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What the heck are the differences between Leading, Kerning, and Tracking?

Confused about the terminology? Here’s a quick (and visual) reference:


Leading is an essential design aspect that determines how text is spaced vertically in lines. For content with multiple lines of readable text (like this blog), you’ll want to make sure the distance from the bottom of the words above to the top of the words below has appropriate spacing to make them legible. Modern style is trending for bigger leading. But please note that if you are reading a lot of copy (like an article, body copy in a brochure or designing a book or technical paper) you’ll want leading that helps the reader’s eye along. Rule of thumb (depending on the size of the thumb) is leading is 20% larger than the size of the type. Like: 9pt type/10.8 pt. leading. Just look at the style — some call for different distances for readability.

Leading is measured from the baseline of each line of text (where the letters “sit”) and letter size is based on “x.” Words are made up of letters containing descenders — the parts of a letter that descends below the baseline (think g, p, y) and ascenders, and/or letters that ascend above the basic letter “x” (think d, h, t). If you cram copy with too tight of leading, then those aspects of the words start mashing together. Not for easy reading!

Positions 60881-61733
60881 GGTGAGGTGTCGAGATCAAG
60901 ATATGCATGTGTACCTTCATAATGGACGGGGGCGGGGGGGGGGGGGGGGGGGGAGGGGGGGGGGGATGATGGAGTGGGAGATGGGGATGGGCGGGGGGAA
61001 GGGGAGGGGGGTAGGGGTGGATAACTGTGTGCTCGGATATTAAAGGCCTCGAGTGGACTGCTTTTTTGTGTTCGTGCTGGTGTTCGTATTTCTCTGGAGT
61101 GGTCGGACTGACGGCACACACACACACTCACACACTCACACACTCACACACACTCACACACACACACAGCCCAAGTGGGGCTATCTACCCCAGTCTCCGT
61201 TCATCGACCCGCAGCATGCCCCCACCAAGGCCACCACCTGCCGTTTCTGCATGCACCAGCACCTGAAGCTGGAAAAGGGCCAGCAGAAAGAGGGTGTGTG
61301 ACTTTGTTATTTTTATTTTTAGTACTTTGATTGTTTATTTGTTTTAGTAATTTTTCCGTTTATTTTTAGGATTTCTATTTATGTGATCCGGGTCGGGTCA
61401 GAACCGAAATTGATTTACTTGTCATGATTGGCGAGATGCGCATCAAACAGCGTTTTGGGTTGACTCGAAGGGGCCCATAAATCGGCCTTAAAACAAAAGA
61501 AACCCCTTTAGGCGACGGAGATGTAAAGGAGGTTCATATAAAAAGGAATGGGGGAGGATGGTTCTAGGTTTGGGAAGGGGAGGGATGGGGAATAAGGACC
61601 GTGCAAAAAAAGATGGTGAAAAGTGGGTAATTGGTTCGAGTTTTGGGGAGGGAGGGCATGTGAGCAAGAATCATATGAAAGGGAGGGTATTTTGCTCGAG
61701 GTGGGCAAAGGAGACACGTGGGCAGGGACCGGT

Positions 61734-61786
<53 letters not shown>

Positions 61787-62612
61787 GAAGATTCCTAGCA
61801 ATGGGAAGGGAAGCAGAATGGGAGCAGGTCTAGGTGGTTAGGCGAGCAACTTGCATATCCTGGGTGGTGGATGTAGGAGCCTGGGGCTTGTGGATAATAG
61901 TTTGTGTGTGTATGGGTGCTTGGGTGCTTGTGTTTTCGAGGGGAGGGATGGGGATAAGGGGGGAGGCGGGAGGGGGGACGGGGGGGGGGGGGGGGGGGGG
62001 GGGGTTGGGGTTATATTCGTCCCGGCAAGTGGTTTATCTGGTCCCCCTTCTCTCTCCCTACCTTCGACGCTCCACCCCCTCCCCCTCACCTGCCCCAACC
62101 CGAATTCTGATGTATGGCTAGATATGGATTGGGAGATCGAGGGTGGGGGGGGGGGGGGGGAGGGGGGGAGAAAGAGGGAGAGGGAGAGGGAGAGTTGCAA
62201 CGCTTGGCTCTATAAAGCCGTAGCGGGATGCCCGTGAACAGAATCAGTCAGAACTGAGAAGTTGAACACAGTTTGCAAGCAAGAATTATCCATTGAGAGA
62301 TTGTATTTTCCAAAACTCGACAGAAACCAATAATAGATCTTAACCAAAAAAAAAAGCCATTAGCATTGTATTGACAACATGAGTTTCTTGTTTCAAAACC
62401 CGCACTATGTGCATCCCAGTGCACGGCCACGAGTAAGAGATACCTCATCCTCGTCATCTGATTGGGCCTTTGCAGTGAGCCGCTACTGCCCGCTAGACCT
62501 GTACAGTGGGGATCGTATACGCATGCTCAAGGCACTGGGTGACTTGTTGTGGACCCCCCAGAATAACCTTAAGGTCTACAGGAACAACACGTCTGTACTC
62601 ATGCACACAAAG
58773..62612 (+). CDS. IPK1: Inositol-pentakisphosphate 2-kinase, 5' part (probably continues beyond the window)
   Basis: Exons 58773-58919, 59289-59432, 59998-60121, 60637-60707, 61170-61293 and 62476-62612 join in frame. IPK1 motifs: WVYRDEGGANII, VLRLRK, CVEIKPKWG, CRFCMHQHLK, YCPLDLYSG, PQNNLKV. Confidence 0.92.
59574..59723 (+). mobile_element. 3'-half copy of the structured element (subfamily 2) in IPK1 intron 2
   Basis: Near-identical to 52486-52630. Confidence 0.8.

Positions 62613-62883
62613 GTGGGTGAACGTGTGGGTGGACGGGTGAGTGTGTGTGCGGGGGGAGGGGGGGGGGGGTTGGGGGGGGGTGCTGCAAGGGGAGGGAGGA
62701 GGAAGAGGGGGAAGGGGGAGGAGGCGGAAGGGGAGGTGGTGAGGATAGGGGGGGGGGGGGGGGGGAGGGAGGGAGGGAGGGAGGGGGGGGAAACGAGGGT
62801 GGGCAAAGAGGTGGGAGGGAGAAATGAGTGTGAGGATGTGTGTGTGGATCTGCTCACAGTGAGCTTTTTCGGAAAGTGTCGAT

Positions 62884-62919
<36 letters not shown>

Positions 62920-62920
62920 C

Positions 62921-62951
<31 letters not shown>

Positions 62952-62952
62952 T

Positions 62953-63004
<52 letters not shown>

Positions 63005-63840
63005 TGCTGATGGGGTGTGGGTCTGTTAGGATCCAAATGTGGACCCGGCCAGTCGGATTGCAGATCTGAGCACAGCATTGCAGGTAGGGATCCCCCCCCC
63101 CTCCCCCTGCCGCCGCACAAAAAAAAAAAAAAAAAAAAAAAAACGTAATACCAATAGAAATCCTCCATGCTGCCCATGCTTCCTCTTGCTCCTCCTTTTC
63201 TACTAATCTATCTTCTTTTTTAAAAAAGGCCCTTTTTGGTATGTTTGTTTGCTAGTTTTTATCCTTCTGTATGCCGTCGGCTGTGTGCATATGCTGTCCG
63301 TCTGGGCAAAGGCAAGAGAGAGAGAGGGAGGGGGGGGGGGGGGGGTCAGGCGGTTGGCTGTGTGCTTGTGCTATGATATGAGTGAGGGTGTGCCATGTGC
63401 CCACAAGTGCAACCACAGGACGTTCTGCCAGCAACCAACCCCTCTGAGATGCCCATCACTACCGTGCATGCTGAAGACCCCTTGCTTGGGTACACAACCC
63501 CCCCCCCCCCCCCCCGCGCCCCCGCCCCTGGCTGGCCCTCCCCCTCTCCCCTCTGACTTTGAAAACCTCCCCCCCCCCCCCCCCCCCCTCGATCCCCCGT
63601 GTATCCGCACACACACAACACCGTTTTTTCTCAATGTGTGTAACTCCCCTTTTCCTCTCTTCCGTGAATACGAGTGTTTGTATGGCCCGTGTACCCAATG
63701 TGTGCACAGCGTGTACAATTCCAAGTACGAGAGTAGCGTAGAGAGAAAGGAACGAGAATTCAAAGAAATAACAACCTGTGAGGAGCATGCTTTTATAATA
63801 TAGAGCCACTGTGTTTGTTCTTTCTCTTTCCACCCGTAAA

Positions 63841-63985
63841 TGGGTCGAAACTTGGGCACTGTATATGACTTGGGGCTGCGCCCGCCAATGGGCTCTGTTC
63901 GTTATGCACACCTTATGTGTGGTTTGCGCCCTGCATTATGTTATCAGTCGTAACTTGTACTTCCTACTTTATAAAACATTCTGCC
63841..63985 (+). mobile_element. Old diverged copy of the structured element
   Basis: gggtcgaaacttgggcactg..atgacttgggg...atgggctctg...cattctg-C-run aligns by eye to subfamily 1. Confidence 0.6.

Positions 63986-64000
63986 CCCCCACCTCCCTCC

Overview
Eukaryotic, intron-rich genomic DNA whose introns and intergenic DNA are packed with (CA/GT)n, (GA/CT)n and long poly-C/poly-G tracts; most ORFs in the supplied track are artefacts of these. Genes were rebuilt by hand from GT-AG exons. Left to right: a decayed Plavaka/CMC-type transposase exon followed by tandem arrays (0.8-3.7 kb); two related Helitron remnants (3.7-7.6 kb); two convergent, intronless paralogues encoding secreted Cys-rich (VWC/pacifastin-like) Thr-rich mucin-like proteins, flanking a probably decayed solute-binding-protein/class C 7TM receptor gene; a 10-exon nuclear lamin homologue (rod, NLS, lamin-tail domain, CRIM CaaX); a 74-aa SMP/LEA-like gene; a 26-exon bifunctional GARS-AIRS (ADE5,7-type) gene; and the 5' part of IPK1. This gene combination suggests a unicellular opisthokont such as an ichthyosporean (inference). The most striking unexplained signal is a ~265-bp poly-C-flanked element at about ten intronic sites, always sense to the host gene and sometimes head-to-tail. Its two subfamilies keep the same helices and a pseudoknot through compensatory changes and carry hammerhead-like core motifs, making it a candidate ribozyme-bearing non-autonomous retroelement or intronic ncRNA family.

Good Leading / Tight Leading / Loose Leading


Kerning also is used to adjust spacing — but between letters. If set too closely, they get jammed up and unreadable; set them too far apart, the eye works too hard to connect letters to make words. Kerning depends on the space allotted, the constricts in your design (sometimes formats force you to make some less than ideal decisions), and how much time you have. If you’re rushed to hit a deadline, go with best choice — you might not have time to fuss with your designs!

Kerning in certain programs is more adjustable than others. Layout programs like Adobe InDesign® have more finesse in kerning adjustments than others. Usually you want to pay more attention to headlines than body copy for kerning details:

See in the example how there’s extra space between the “A” and “W” and “N”? Tighten up the kerning between the letters and you’ll get a more polished look to your design.


Tracking can be confused with kerning — but instead of adjusting letters in a word, you are adjusting the spacing throughout the word, sentence, or copy block. Usually you want to try to keep your copy clean with NO tracking. That way, the carefully designed typestyle remains in its pure form. Some of these fonts (yes, that seems to be an inter-changeable word with type!) have been around for decades — even hundreds of years! There was considerable time, expertise and skill in creating many fonts — just so we can mess them up with improper kerning, tracking and condensing (yes, I know some of you out there have squished copy to 90% of its width! I am guilty, too!)

Okay, back to tracking. Please be careful when changing the tracking. Some script fonts and italicized versions lose readability quickly if you spread out the letters too much. Too tight and you run into a mushed mess. Rule of that big thumb: no more than -10 tight or +10 wide. And yes, I sympathize with you folks having to put 10 pounds in a 5-pound sack! Sometimes you have to play with all three: leading, kerning and tracking… and even reduction in letter width to get things to fit.

Just use your eye and weigh your options and you can create a design with attractive, readable and professional-looking copy!


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